On the 27th of October both Houses joined in a petition to her, which was read by the lord keeper. This time she restrained her temper, and determined on mystifying the legislators. The following specimen of her address is unique in its line, and even equals the oratorical effusions of Cromwell for its quality of employing speech to conceal your thoughts: - "If any one here doubt that I am by vow or determination bent never to trade in that kind of life (marriage), put out that kind of heresy, for your belief is therein awry. For though I can think it best for a private woman, yet do I strive with myself to think it not meet for a prince; and if I can bend my liking to your need, I will not resist such a mind. As to the succession, the greatness of the cause, and the need of your returns, doth make me say, that which I think the wise may easily guess, that as short a time for so long a continuance, ought not to pass by rote, as many tell their tales; even so, as cause by conference with the learned shall show me matter worth the utterance for your behoof, so shall I more gladly pursue your good after my days, than with all my prayers, whilst I live, be means to linger my living thread."

But the Commons, who wanted a distinct statement of her views, and not a puzzle, were not satisfied with this. They resolved to stand by their vote, that the supply and succession should not be separated. On presenting her with a copy, she hastily scribbled at the foot of the paper these lines, which she read aloud to Mr. Speaker and thirty members, who waited on her November, 14th, 1566: - "I know no reason why any my private answers to the realm should serve for prologue to a subsidy rate; neither yet do I understand why such audacity should be, and to make without my licence an act of my words. Are my words like lawyers' books, which now-a-days go to the wire-drawers to make subtle doings more plain? Is there no hold of my speech without an act to compel me to confirm? Shall my princely consent be turned to strengthen my words, that be not of themselves substantives? Say no more at this time, but if these fellows were well answered, and paid with lawful coin, there would be no more counterfeits among them!"

The Commons pronounced this speech a breach of their privileges, and, as the legitimate course, allowed the bill for supplies to lie on the table, with the observation that, "Since the queen would not marry, she ought to be compelled to name her successor; and that her refusing to do so proceeded from feelings which could only be entertained by weak princes and faint-hearted women."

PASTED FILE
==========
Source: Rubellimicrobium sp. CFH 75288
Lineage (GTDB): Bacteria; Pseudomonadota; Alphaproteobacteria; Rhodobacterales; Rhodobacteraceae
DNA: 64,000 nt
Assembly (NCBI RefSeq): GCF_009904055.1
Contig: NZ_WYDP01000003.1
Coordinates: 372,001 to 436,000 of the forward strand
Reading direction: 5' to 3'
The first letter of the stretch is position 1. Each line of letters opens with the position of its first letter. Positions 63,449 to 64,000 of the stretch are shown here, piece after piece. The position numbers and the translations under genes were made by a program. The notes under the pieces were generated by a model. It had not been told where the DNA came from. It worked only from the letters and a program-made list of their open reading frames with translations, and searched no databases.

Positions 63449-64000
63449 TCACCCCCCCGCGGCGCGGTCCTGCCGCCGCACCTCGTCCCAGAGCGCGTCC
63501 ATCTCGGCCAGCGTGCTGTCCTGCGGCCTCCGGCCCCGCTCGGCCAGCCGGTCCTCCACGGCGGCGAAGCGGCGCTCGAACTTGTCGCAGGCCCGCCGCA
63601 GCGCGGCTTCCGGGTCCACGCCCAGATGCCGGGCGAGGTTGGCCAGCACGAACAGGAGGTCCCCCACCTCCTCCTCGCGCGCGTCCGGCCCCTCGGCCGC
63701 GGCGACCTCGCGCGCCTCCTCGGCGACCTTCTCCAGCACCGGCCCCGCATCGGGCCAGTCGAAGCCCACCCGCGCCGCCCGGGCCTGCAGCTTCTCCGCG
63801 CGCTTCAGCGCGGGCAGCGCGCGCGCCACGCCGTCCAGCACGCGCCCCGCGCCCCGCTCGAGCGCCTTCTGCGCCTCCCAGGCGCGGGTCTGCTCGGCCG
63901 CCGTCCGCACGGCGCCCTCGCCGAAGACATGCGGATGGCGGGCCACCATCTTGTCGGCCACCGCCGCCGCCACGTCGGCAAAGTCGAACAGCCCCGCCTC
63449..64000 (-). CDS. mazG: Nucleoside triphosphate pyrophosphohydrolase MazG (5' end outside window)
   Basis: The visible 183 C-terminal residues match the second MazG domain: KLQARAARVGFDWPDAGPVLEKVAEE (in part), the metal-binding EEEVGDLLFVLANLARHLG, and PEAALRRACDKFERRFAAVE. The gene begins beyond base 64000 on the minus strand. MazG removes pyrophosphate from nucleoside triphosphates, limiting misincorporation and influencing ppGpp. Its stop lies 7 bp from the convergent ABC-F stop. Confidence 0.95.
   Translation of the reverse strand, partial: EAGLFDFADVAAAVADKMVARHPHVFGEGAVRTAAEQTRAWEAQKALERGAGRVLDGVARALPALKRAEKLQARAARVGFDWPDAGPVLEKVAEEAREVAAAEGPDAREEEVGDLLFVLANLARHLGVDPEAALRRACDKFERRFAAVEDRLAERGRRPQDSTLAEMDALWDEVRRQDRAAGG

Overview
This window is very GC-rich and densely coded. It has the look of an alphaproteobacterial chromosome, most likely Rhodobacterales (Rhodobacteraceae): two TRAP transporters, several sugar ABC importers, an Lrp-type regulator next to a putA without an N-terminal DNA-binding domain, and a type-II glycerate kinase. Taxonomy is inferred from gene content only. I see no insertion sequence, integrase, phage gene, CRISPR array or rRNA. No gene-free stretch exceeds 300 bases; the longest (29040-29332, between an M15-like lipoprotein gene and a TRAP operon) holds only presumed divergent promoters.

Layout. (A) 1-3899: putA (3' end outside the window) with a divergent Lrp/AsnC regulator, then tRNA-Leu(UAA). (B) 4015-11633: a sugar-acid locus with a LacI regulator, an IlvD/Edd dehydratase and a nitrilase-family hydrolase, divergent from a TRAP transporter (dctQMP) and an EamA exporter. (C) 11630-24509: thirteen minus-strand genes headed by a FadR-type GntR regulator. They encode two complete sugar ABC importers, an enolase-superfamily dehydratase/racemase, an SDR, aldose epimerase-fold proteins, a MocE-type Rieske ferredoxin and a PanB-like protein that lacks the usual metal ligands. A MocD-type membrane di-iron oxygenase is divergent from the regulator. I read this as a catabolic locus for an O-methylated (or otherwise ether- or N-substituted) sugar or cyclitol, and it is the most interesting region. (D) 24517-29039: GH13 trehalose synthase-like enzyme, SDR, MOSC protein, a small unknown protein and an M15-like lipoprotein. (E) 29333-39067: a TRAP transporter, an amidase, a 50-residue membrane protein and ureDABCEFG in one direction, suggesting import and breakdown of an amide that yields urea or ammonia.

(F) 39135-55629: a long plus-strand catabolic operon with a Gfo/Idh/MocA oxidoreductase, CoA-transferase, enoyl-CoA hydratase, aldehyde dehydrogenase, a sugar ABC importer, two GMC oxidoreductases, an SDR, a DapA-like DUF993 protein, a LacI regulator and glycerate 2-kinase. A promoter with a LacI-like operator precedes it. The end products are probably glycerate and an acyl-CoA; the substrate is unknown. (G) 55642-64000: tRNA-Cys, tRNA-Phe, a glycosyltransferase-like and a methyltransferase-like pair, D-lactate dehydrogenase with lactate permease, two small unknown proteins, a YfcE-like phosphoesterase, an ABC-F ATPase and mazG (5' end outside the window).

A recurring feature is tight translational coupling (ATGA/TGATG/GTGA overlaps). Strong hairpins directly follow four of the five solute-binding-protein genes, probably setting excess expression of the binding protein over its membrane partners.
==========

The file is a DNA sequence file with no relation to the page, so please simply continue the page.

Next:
To be pronounced weak-minded or faint-hearted and womanish was of all things most repugnant to the queen's nature. But she felt it was not the moment to show further resentment; she therefore bridled her wrath, and knowing that France, Scotland, Spain, and Rome were all on the watch to combine against her if they saw the slightest symptom of disaffection at home, she sent for thirty members from each House, and, receiving them graciously, assured them of her hearty desire to do all that they required, and added that "as the Commons were willing to grant her a subsidy if she would declare her successor, she could only say that half would content her until she had determined that point, as she considered the money in her subjects' purses as good as in her own exchequer." This stroke completely threw the Commons off their guard. They granted her one-tenth and one-fifteenth, to which Convocation added four shillings in the pound. No sooner was Elizabeth in possession of this vote, than she broke out upon them, when she summoned them for dismissal. She complained bitterly of the dissimulation that they had shown, whilst she was all plainness towards them. " As for your successor," she said, you may, perhaps, have a wiser or more learned to reign over you, but one more careful for your weal you cannot have. But whether I ever live to meet you again, or whoever it may be, I bid you beware how you again try you prince's patience, as you have done mine. And now, to conclude, not meaning to make a Lent of Christmas, the most part of you may assure yourselves that you depart in your prince's grace."